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Changing feature

Contrasting photos of Heart Spring on Geyser Hill in the Upper Geyser Basin from 1998 (left) and 2019 (right). Can you spot differences in the hot spring? 

Yellowstone Caldera Chronicles is a weekly column written by scientists and collaborators of the Yellowstone Volcano Observatory. This week's contribution is from Behnaz Hosseini, geoscientist, and Jefferson Hungerford, park geologist, at the Yellowstone Center for Resources in Yellowstone National Park.

We often see in news articles and documentaries that Yellowstone National Park hosts more than 10,000 hydrothermal features, which include hot springs, geysers, fumaroles, and mud pots. Did you ever wonder where this number comes from? You may be surprised to learn that park personnel documented, in person, every single one of the 10,000 features. The first iteration of this hydrothermal inventory project, or "HIP" for short, was a 10-year effort that began in 1998 and ended in 2007.

In summer of 2018, a team from Yellowstone National Park's Geology Program began the second iteration of HIP surveys. This next-generation HIP began in Norris Geyser Basin last year, and this year is focused on the Upper Geyser Basin, where Old Faithful is located. In fact, if you visited the Upper Geyser Basin this summer, then you may have spotted Yellowstone geologists hard at work taking inventory of your favorite geysers and hot springs.

To date the 2019 Upper Geyser Basin inventory effort has yielded a whopping 1,350 features, compared to the 670 mapped in the first inventory cycle. To give a few examples, the team recorded 146 features in Biscuit Basin, where previously 28 were identified. Likewise, the team noted 102 features in Black Sand Basin, where previously 18 were listed. And last year, the Geology Program counted 1,100 features in the Norris Geyser Basin, whereas the last survey numbered that at 480 features.

The reason for the increase in documented thermal features is due to how features are now defined, rather than some geological cause. Between the first and second HIP, there was a change in inventory protocol — specifically, the types of features that were included in the inventory. Smaller features that were not included or grouped with other features during the first HIP are classified as independent features in the second survey.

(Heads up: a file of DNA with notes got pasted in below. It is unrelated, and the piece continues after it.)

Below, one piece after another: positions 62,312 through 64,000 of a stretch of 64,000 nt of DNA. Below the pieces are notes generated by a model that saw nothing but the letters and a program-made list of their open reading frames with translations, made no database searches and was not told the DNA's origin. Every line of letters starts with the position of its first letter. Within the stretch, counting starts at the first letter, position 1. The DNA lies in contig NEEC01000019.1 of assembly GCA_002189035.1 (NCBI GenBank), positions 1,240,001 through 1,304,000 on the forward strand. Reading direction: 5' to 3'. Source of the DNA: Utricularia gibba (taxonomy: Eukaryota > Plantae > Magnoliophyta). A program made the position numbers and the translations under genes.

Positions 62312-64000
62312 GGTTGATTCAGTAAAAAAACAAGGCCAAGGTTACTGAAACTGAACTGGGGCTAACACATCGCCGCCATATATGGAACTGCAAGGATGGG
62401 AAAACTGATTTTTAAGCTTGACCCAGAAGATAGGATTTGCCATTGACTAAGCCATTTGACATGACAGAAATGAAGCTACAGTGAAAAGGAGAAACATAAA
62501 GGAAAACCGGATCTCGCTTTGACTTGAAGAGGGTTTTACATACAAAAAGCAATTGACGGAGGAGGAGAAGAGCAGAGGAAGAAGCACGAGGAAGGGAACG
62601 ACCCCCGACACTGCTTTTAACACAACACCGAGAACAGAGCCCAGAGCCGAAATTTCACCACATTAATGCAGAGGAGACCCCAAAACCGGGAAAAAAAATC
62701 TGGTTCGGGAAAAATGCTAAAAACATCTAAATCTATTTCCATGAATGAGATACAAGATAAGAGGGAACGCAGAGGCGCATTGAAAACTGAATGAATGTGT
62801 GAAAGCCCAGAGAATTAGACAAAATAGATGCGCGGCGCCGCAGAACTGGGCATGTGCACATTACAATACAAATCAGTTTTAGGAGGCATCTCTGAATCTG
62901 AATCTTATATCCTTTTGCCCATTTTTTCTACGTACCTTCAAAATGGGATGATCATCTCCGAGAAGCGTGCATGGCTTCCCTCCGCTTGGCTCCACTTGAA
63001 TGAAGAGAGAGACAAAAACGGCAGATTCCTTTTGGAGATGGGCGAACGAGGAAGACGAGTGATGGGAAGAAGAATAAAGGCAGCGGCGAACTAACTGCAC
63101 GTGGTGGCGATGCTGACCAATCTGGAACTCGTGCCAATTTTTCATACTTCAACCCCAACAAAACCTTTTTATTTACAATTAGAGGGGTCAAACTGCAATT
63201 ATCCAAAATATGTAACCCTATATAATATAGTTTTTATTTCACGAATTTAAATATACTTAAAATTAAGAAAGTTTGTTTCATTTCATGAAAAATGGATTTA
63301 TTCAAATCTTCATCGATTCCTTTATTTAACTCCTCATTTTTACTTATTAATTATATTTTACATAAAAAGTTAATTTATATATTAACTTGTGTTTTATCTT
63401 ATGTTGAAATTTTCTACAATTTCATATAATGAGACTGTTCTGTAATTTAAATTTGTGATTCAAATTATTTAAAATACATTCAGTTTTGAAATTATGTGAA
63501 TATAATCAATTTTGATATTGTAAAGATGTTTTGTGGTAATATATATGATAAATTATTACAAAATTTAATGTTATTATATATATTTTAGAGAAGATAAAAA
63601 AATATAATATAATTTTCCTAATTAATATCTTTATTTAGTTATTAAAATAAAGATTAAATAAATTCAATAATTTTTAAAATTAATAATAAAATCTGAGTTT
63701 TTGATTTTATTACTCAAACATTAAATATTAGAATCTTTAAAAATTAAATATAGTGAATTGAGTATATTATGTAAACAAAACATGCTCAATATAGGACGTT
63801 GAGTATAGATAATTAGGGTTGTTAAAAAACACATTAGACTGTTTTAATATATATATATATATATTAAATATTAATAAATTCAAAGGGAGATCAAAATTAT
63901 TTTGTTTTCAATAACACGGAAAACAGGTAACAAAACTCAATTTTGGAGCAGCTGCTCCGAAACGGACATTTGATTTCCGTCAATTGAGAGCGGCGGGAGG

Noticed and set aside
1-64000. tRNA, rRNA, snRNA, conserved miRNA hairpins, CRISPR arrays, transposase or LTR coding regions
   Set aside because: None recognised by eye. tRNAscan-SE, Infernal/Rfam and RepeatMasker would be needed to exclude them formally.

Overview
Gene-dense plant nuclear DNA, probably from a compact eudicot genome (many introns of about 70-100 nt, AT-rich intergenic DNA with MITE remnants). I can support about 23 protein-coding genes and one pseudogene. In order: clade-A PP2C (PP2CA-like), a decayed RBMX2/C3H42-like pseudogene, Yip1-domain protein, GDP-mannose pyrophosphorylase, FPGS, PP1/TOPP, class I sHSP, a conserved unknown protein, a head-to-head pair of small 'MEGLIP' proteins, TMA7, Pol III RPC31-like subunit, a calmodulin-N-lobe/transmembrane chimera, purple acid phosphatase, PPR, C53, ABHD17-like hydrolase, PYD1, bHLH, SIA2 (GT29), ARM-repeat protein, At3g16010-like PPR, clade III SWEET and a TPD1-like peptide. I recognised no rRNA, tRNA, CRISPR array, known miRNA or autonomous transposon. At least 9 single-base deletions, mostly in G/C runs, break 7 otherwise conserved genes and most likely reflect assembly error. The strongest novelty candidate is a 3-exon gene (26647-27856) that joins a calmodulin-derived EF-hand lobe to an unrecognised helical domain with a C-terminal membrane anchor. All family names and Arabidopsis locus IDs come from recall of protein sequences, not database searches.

Why do we inventory hydrothermal features, you might ask? A key aspect of the National Park Service's mission is to preserve and protect natural resources for the enjoyment and education of present and future generations. To do so, we must must know where, and in what quantities and varieties, these hydrothermal features exist. The Geology Program team — equipped with high-accuracy GPS receivers, iPads, and various sensors — walks from feature to feature to document this information precisely. Among the types of information collected are parameters such as pH and water conductivity, as well as the physical characteristics, activity, number of vents, and other observations.

While working on the HIP, the Geology Program team entertains great questions from park visitors. Commonly asked questions are:

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How do you decide if a feature should be considered separately or clustered with others?

The team documents every distinct surface expression of a hydrothermal feature. If many vents lie in a hot spring, for example, the vents are counted as multiple vents in one feature. If a vent is clearly distinct from others, it is inventoried as a single feature. That said, sometimes dangerous terrain necessitates the grouping of features due to inaccessibility.

How much have characteristics of a certain feature or area changed since the previous inventory?

Change is a constant in Yellowstone, and assessing change is not as simple as comparing data from one inventory cycle to the next. Some features, given their type, will change drastically — even become extinct — and some will change minimally. And, of course, new features pop up, too.

How do you work safely in hydrothermal areas?

Working in hydrothermal areas is extremely hazardous. The Geology Program team, however, takes actions to mitigate risk. The team is trained by the park geologist and always equipped with first-aid kits and radios, and team members wear personal protective equipment to guard against high temperatures. They also know how to recognize unstable ground and stay away from areas that may not be safe to walk on. Hydrothermal areas are exceedingly dangerous and delicate, so it is important that visitors always stay on designated boardwalks and trails to ensure safety and to protect the fragile features.

The Geology Program has changed the way hydrothermal features are counted since the first cycle of the HIP. Yes, we are counting more features, but will this new HIP effort vastly increase the more than 10,000 figure we report to our visitors and the media? Stay tuned: this inventory process will take a few years to complete.

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